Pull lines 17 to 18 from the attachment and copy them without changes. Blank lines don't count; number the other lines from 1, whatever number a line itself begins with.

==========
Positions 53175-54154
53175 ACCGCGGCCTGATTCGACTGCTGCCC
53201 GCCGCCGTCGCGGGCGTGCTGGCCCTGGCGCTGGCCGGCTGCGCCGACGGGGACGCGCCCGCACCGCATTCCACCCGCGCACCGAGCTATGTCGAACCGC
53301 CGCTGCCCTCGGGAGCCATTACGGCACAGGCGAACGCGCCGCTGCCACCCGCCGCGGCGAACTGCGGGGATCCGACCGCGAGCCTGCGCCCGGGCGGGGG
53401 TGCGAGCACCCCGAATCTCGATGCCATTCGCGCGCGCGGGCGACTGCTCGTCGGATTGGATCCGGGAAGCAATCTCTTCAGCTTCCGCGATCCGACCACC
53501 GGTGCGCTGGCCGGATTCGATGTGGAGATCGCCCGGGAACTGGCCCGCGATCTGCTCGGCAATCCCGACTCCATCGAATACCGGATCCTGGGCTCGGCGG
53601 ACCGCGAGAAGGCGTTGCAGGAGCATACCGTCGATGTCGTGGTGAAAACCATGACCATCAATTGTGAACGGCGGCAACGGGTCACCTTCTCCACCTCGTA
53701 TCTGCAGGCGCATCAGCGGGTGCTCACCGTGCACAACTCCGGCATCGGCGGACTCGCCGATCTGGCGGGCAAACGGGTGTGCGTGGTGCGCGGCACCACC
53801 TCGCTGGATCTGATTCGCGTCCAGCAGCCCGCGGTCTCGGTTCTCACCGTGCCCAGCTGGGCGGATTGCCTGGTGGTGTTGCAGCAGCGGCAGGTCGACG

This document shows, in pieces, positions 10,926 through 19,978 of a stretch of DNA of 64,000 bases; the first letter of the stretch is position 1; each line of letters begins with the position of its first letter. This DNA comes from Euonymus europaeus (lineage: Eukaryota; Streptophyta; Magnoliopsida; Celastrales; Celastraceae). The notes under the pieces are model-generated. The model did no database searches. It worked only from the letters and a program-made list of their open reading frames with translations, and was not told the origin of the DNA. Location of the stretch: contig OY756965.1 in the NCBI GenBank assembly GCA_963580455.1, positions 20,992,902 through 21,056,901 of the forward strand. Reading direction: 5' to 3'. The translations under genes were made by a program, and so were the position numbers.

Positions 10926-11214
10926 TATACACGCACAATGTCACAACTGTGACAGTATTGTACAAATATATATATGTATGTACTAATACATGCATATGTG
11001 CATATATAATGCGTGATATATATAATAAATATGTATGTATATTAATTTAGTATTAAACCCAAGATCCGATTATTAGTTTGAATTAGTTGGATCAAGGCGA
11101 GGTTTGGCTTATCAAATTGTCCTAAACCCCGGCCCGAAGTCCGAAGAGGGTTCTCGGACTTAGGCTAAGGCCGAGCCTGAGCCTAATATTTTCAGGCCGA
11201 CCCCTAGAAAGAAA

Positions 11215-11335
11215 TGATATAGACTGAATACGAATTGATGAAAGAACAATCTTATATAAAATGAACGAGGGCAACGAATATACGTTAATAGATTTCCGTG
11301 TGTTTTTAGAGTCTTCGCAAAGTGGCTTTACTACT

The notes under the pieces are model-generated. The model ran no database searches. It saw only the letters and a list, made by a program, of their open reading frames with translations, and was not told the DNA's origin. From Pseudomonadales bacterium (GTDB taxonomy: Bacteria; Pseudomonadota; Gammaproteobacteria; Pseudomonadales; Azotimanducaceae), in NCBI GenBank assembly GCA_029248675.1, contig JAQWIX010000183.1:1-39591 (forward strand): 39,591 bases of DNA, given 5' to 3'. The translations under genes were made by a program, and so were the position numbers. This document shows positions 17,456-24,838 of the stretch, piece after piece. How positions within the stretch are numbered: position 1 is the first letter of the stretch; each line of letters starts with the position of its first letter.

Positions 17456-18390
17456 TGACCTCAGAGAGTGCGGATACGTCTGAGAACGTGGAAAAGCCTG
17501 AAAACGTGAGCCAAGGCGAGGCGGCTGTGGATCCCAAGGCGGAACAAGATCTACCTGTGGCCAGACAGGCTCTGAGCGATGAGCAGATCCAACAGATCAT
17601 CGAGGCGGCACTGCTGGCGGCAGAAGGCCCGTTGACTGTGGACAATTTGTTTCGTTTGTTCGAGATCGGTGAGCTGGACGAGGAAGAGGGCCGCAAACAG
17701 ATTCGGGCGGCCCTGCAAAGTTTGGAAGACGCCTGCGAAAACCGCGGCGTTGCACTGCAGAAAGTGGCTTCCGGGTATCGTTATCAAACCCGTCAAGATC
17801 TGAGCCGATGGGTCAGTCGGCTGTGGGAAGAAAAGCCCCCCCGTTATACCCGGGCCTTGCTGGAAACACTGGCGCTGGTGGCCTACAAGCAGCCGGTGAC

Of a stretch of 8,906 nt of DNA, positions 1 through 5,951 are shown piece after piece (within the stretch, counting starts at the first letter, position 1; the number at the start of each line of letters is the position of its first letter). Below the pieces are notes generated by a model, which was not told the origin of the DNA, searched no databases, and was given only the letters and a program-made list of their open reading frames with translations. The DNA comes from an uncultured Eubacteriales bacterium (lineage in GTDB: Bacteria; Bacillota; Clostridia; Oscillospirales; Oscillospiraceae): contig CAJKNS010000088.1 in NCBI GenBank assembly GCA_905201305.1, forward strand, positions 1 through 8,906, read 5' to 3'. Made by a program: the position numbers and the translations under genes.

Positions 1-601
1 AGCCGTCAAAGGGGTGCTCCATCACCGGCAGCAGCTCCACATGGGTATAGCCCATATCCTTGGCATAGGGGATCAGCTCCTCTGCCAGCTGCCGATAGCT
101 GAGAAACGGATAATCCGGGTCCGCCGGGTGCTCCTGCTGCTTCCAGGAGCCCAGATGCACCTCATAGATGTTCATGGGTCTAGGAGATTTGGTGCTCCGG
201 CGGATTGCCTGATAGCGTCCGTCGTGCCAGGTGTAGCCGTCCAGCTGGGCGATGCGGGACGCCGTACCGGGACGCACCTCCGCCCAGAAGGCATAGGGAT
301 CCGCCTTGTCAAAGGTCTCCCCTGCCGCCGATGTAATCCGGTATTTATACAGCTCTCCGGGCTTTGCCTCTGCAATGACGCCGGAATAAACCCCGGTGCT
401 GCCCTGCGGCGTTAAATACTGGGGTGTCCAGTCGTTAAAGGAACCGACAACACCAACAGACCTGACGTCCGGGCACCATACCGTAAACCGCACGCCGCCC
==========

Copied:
11215 TGATATAGACTGAATACGAATTGATGAAAGAACAATCTTATATAAAATGAACGAGGGCAACGAATATACGTTAATAGATTTCCGTG
11301 TGTTTTTAGAGTCTTCGCAAAGTGGCTTTACTACT